558 COMMUNITY ONCOLOGY ■ September 2006 www.CommunityOncology.net
Nursing Management
Manuscript received June 6, 2006; acc...
September 2006 ■ COMMUNITY ONCOLOGY 559Volume 3/Number 9
It’s important to tell patients they
should notify their oncologi...
560 COMMUNITY ONCOLOGY ■ September 2006 www.CommunityOncology.net
■ Loperamide (Imodium) and di-
phenoxylate (Lomotil) sho...
September 2006 ■ COMMUNITY ONCOLOGY 561Volume 3/Number 9
es in oral mucosa without clinically
identifiable ulcerations or p...
562 COMMUNITY ONCOLOGY ■ September 2006 www.CommunityOncology.net
in some patients receiving sorafenib
or sunitinib therap...
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Managing the side effects of sorafenib and sunitinib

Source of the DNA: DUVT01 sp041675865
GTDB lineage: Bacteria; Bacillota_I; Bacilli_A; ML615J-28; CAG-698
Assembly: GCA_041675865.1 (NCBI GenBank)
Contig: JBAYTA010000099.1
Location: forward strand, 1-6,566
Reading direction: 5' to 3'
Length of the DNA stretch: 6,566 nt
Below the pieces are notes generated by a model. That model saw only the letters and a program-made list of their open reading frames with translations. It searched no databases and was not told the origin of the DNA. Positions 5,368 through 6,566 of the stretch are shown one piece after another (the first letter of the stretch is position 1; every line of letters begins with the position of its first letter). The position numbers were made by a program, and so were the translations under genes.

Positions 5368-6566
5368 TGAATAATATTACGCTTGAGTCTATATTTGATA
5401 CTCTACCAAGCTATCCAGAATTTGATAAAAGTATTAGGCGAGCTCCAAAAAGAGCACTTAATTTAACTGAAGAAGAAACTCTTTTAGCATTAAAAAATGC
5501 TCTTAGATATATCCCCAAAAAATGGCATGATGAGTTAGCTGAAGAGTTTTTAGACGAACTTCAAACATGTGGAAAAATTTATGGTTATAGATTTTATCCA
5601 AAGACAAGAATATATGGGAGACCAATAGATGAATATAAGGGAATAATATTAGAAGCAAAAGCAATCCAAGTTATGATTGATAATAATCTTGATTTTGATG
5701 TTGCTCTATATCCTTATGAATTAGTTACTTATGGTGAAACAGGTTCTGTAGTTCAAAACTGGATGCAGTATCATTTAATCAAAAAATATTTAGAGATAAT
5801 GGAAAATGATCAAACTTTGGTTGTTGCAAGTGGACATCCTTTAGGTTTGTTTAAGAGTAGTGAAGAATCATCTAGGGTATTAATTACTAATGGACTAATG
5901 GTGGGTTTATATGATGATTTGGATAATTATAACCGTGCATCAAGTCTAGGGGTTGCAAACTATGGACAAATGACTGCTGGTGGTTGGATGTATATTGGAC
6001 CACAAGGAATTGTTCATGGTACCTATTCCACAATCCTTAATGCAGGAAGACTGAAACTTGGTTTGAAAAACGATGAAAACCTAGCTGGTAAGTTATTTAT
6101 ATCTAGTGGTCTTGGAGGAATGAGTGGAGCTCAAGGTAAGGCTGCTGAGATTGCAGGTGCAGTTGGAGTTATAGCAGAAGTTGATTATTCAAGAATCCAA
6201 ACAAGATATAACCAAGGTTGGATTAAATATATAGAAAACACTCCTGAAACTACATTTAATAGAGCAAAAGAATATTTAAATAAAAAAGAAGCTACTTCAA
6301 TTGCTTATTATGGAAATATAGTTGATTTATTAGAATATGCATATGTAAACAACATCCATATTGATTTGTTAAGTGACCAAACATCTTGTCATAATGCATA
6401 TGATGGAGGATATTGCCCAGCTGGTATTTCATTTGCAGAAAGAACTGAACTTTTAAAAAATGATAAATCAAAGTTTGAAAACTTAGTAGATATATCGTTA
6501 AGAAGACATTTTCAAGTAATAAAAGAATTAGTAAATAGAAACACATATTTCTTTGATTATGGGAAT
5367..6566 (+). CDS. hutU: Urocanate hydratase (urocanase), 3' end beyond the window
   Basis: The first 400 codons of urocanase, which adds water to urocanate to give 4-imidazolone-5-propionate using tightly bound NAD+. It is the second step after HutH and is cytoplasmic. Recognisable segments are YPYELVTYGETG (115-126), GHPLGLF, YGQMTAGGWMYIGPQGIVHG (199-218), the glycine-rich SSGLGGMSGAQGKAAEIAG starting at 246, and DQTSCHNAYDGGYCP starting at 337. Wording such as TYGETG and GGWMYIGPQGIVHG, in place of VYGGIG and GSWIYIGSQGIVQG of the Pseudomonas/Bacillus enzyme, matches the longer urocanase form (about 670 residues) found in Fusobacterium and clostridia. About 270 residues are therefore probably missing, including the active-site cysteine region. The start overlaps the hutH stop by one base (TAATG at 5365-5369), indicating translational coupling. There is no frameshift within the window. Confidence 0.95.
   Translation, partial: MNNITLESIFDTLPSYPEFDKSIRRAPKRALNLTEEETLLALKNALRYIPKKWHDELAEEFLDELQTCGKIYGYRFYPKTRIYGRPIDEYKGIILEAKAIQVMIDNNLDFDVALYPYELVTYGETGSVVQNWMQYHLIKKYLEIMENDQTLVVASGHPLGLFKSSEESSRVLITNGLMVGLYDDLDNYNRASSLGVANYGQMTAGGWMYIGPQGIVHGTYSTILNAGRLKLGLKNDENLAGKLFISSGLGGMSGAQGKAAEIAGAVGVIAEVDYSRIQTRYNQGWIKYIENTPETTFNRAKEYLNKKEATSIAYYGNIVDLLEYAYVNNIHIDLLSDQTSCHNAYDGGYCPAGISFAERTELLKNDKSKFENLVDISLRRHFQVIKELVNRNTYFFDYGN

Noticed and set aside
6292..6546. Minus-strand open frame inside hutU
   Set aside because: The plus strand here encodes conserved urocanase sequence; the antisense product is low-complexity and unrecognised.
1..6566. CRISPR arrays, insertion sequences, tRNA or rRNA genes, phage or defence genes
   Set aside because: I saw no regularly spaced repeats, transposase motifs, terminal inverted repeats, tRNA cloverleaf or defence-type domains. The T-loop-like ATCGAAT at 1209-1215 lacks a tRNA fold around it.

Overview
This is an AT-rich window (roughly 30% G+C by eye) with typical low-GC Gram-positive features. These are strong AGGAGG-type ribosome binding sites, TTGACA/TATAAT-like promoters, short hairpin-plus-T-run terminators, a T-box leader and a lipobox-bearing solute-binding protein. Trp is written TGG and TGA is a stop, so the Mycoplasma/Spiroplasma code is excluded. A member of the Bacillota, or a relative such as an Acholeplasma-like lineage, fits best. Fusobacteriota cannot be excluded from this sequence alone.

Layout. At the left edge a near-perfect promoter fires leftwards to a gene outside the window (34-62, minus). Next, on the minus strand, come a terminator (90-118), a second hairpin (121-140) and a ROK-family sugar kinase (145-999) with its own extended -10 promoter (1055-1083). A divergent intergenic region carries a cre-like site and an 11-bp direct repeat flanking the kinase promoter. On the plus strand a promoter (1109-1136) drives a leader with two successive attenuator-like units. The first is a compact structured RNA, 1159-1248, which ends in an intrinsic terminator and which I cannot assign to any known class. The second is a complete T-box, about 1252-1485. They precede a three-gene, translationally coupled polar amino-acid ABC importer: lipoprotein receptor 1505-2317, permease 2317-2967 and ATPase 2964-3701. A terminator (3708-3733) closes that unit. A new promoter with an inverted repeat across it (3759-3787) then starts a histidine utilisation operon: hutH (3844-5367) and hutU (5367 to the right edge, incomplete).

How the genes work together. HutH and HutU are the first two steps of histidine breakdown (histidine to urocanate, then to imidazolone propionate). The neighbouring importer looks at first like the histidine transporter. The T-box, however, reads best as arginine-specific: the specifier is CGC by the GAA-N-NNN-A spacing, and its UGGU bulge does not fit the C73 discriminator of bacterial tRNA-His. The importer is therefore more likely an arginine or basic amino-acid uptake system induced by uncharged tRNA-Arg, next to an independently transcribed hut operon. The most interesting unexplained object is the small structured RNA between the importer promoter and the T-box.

1. 1. 558 COMMUNITY ONCOLOGY ■ September 2006 www.CommunityOncology.net Nursing Management Manuscript received June 6, 2006; accepted June 26, 2006. Correspondence to: Laura S. Wood, RN, MSN, OCN, Cleve- land Clinic Taussig Cancer Center, 9500 Euclid Ave. R-33, Cleveland, OH 44195; telephone: 216-444-9822; fax: 216-444- 0114; e-mail: woodl@ccf.org. Managing the side effects of sorafenib and sunitinib Laura S. Wood, RN, MSN, OCN | Cleveland Clinic Taussig Cancer Center, Cleveland, OH The approval of sorafenib and sunitinib has created a paradigmatic shift in the treatment of metastatic renal cell carcinoma. However, there is a need for effective patient education and early intervention to manage side effects. This article offers a brief overview of the side effects associated with sorafenib and sunitinib as well as guidelines for helping patients resolve their symptoms and a patient education resource box on page 562. Commun Oncol 2006;3:558–562 © 2006 Elsevier Inc. All rights reserved. The FDA recently approved sorafenib and sunitinib, two targeted therapies for advanced renal cancer. Sunitinib was also approved for imatinib-refractory GIST. Sorafenib and sunitinib may cause significant side effects that must be carefully managed, including fatigue, hypertension, diarrhea, mucositis, skin conditions, and hair changes. Effective patient education is critical, since sorafenib and sunitinib are self-administered agents. Nurses can help patients cope with gastrointestinal, dermatologic, hematologic, and cardiac toxicities. ���������� T he US Food and Drug Admin- istration’s approval of sorafenib (Nexavar) and sunitinib (Sutent) represents a significant advance in the treatment of advanced renal cell cancer. Sorafenib and suni- tinib are self-administered, so it’s crucial to educate patients and those who may assist them on the rec- ommended dose and schedule: Sorafenib ■ Given as a 200-mg tablet at a starting dose of 400 mg, twice daily on a continuous schedule ■ Should be given on an empty stomach, 1 hour before meals or 2 hours after ■ Should be reduced to 400 mg daily if dose modi- fication is needed. Sunitinib ■ Given at a starting dose of 50 mg daily for 28 days followed by a 14-day rest period ■ Should be reduced to 37.5 mg daily, then to 25 mg daily if dose modification is needed ■ Is available in capsule strengths of 50,25,and 12.5 mg, making dose modification relatively simple. Ideally, patients should receive written informa- tion about these drugs and their side effects, in- cluding interaction with prescription and over-the- counter medications since cancer patients tend to use multiple drugs. Providing information about the mechanism of action for these drugs in simple terms helps patients understand how these multi- targeted therapies differ from chemotherapeutic and biologic response modifiers. And written in- structions on dosing and drug administration facili- tate adherence to treatment regimen. Side effects Table 1 lists the top 13 side effects for sorafenib and sunitinib, demonstrating the similarities and dif- ferences in toxicity profile for the two drugs. Infor- mation on the etiology and management of treat- ment-inducedhypertensionandhand-footsyndrome is increasing, although no treatment algorithms for drug-related toxicities exist, and management of side effects is variable. The dermatologic side effects as- sociated with these agents are unlike those of epider- mal growth factor receptor (EGFR) inhibitors, and the presentation of dermatologic side effects is dif- ferent for each drug. Both drugs are metabolized via the cytochrome P-450 pathway (CYP450), making drug interactions possible.